Splashy reveal of Canada Summer Games medals
No one can accuse the Niagara Host Society of not being able to put on a celebration.
One night after staging a concert featuring Tim Hicks, Loverboy and POESY, the Society officially marked 100 days to the opening of the 2022 Canada Summer Games — or 100 days, three hours, 14 minutes and 51 seconds by the estimation of board chair Doug Hamilton — by hosting a medal reveal ceremony Thursday afternoon at Ravine Vineyard Estate Winery in St Davids.
“It is a significant milestone for our journey to the Niagara 2022 Canada Games,” Hamilton said. “Traditionally this medal reveal ceremony is an event that takes place at the same time as the Opening Ceremonies, however, because of the importance of this event for us, we decided it should have its own stage to showcase this tremendous story behind our medal design and those who helped write the story.”
Thursday’s event opened with a slick video on the making of the medal followed by the procession in of the medal, led by a mountie and the earnest-looking Robert Land Academy colour guard. When the speeches were over, medal designer Shaun O’Melia, a Niagara College designer who won out over more than 45 submissions, would end up posing for more pictures than a groom at a massive wedding. Niagara College’s graphic design program clearly didn’t prepare O’Melia for the red carpet moment but he was up to the challenge.
“I never saw it leading to this, however, when I did see that it was a program and initiative that was going to be launched in Niagara, it was just impossible to say not to,” he said. “I have deep roots in Niagara and as a St. Catharines resident, I felt it would be nice to design something that brings the community together and it is something that I really wanted to add to my portfolio. I am really excited that it is going to be there forever.”
He did agree that non-stop smiling through so many photo ops was a challenge.
“It is a little nerve-wracking and a little more than I am used to but I am very grateful all these people who are very much into the design as much as I am. It is very rewarding in that sense and it brings me joy.”
The 28th edition of the Canada Games are scheduled from Aug. 6 to 21 in Niagara and more than 2,000 of the gold, silver and bronze medals will be presented to deserving athletes.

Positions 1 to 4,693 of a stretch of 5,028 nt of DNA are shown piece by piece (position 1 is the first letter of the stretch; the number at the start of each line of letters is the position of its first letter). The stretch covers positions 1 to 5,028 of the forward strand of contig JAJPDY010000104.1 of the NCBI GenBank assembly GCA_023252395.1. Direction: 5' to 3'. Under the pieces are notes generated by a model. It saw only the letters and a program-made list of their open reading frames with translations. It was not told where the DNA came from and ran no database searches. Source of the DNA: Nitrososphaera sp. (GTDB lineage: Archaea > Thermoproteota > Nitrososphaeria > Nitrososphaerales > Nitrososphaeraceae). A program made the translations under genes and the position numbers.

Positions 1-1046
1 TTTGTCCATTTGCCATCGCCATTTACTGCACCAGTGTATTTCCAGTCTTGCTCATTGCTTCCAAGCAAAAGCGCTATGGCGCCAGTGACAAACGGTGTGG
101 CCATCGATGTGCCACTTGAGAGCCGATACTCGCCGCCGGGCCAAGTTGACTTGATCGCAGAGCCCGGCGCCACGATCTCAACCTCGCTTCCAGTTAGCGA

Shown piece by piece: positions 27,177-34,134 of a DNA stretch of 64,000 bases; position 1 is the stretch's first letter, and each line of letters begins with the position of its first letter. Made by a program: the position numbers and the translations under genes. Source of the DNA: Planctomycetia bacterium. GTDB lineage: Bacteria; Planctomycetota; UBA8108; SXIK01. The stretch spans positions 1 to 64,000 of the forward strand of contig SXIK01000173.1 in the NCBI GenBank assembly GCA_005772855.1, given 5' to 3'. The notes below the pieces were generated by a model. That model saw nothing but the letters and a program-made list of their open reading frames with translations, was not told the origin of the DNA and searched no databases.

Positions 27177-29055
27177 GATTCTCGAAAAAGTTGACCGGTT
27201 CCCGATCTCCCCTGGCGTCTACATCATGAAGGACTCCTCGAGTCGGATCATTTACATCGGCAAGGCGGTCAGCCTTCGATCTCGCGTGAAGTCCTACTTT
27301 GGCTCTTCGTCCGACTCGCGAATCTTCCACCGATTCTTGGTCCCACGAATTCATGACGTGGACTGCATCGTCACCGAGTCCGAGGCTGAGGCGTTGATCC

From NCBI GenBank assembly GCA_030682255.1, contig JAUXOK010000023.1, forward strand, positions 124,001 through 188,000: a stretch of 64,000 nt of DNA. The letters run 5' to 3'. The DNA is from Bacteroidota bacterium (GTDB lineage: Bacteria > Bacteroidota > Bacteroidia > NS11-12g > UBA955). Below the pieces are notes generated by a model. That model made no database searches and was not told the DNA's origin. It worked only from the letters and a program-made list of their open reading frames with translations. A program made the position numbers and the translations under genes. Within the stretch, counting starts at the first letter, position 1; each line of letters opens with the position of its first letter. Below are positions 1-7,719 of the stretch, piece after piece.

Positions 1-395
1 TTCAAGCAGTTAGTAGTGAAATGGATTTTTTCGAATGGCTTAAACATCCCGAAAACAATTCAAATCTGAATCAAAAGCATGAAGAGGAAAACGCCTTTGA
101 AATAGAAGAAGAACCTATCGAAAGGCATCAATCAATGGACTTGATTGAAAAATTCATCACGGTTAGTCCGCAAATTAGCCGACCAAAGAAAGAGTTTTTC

“It will be a rewarding experience when that day comes,” O’Melia said. “Right now, it is very surreal to me but I think it is going to hit home harder when I see the devotion the athletes have put into this and their journey. I really hope that they cherish this medal, just love it for what it is and be able to revisit it and pick up on the little things that have been put into the rationale.”
The five main features of the medal and lanyard are: an image of Niagara Falls, which is divided into 13 waves at the base of the medal to represent Canada’s 13 provinces and territories, the 13 municipalities in Niagara and the 13 ceremonies of the moon celebrated annually by the Haudenosaunee and Anishinaabe peoples, the original residents of Niagara; the sun located behind the falls which represents its crucial role in sustaining life and in the growth of Niagara, along with the Games’ summer schedule; seven human figures on medal that acknowledge an ancient Haudenosaunee philosophy in which decisions made today should result in a sustainable world seven generations from now; different depths and levels were embedded into the medal to represent the Niagara Escarpment; and, the Indigenous lanyard design which was inspired by several historic Wampum Treaties which promoted friendship, respect and unity.
“Today, the Indigenous Partnership Council and Niagara 2022 Canada Summer Games have created history together. It is the first time there has ever been a design on the lanyard of the gold, silver and bronze Canada Summer Games medals,” said Michele-Elise Burnett, a board member of the Niagara 2022 Games Host Society and co-chair of the IPC. “This is very exciting and something we can all be proud of! We are walking together as one.”
Teck Resources Limited will be the supplier of the medals.
“For over 100 years, Teck has worked to make communities across Canada stronger, including through partnerships with great organizations like the Canada Games,” said Don Lindsay, Teck’s president and CEO. “We’re proud to play a role in developing these medals that represent the region and Indigenous communities while also celebrating the incredible achievements of athletes from coast to coast.”
Kelly-Ann Paul, President and CEO of the CGC, was thrilled to celebrate the medals and the 100-day mark.
“We salute Teck, the 2022 Host Society, Shaun O’Melia and the Indigenous Partnership Council for bringing these medals to life,” she said. “The medals not only reflect the history and beauty of Niagara, but will undoubtedly spark greatness by igniting the competitive spirit of athletes from coast to coast to coast.”